Author: Ronald Pacchiano
Review Date: 12/14/2001
Model: FV318 ($799 MSRP) and FR318 ($349 MSRP)
With so many SOHO routers on the market today it can sometimes be difficult to pick the right one for you. Sometimes the easiest way to make this decision is to first get a clear understanding of what your needs are. How many users are ultimately going to need access to it? What type of connection will you be using: DSL, Cable modem or ISDN. Is the protection of a firewall important to you? What about VPN support for remote users? Many routers today will perform most of these functions. However, if you need one router that will let your small business share its DSL or Cable modem connection with up to 45 users, provides solid firewall protection and gives you the ability to configure a secure VPN tunnel to a remote office or offsite users for relatively low cost, then the Netgear FR318 and FV318 Cable/DSL Routers with integrated firewall and VPN functionality could just be what you’ve been waiting for.
- VPN Capability
- Detailed logging and alerts via email
- Supports up to 45 users
- Subscription based content filtering
- Street prices are close to 1/2 the list price
- VPN Client is available only through 3rd party software
- Can’t control access or filtering by user
Getting started is straightforward. Once you’ve got PCs connected to one of the units, launch a browser and go to IP address 192.168.0.1. DHCP is enabled by default so your workstation should see the router right away (as long as it’s set to automatically obtain an IP address). Once connected, the router’s configuration wizard will start automatically.
Next choose your password and time zone. Specify your Internet connection type (Static IP, Dynamic IP, or PPPoE ), enter your Host and Domain name, restart your router and all PCs on the LAN, and you should be ready to browse the Web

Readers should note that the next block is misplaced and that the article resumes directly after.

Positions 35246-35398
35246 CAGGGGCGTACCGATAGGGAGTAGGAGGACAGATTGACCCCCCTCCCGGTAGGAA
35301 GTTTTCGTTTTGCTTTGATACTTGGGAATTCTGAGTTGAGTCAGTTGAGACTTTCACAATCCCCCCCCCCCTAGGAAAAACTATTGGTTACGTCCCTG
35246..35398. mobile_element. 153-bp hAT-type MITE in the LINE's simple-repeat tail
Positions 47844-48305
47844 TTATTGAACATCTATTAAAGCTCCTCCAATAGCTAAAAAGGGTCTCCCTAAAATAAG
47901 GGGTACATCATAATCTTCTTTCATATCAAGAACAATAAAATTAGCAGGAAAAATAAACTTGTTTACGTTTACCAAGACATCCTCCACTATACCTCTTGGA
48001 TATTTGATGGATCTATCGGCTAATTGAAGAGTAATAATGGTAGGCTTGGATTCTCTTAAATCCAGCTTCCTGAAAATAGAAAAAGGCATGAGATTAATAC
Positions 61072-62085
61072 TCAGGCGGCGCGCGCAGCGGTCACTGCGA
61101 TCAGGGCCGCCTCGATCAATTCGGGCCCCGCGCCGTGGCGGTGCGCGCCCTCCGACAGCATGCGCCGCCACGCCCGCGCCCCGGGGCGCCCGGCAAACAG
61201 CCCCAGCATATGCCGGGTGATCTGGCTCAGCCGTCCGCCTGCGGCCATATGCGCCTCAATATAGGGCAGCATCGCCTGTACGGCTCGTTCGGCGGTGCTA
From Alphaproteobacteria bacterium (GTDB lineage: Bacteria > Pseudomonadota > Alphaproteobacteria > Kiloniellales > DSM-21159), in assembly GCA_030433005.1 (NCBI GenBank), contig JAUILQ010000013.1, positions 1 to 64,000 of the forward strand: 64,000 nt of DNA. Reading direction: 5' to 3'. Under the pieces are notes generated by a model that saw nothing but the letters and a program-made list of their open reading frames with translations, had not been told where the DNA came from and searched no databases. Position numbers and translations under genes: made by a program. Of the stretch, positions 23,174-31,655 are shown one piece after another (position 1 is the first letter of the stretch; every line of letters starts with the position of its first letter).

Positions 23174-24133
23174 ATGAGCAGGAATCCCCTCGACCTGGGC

in the number of VPN tunnels they provide (more on that later). Both are based on a NetARM RISC processor and provide Internet Access Sharing capability through an integrated 10/100 8-port switch. Auto-sensing ports let the unit detect your connection speed automatically and remove the need for a crossover/straight through switch. The FR318 can share your Internet connection with up to 8 users. Up to 20 users could share that same connection when using the FV318 linked to another switch. If your network needs continue to grow, both routers could be upgraded to support as many as 45 users. Again, the built-in DHCP capabilities let the router handle all of the client IP assignments.
A router is useless if it doesn’t know how to talk with other routers so the 318s support a variety of routing protocols including TCP/IP, RIP-1, RIP-2, PPPoE, and PPTP. For added security the 318s also support IPSec and Network Address Translation (NAT) routing. Encryption is key in preventing data interception and the 318’s come with a powerful set of security protocols; Digital Encryption Standard (DES), Internet Key Exchange (IKE) and Stateful Packet Inspection (SPI). SPI continuously examines incoming data packets and is pivotal in defending against Denial of Service (DoS) attacks such as Ping of Death, SYN flood attacks and Teardrop. The 318’s also supports 168-bit TripleDES (3DES), arguably one of the strongest commercially available encryption algorithms on the market today.
Small business network administrators will like the two products’ logging and reporting capabilities. The router reports on what Web sites have been visited and how much bandwidth is being used on a per service basis (HTTP, DNS, ICMP, etc.) or by IP address usage. Logs can be configured to collect data on anything from System Errors, blocked Web sites, dropped TCP connections and even network attacks. If desired, the router can notify the administrator of these events by e-mail.
Other options available are time-of-day usage limits and the ability to restrict access to Web sites of questionable content by either keyword or through the CyberNOT subscription service. Specific features like ActiveX, Java and cookies can be blocked. Blocking those components made a big difference when browsing sites associated with Web-rings. Pop up windows were noticeably decreased and made browsing the Web a much more enjoyable experience. Until recently, many of these features were only available in high-end routers.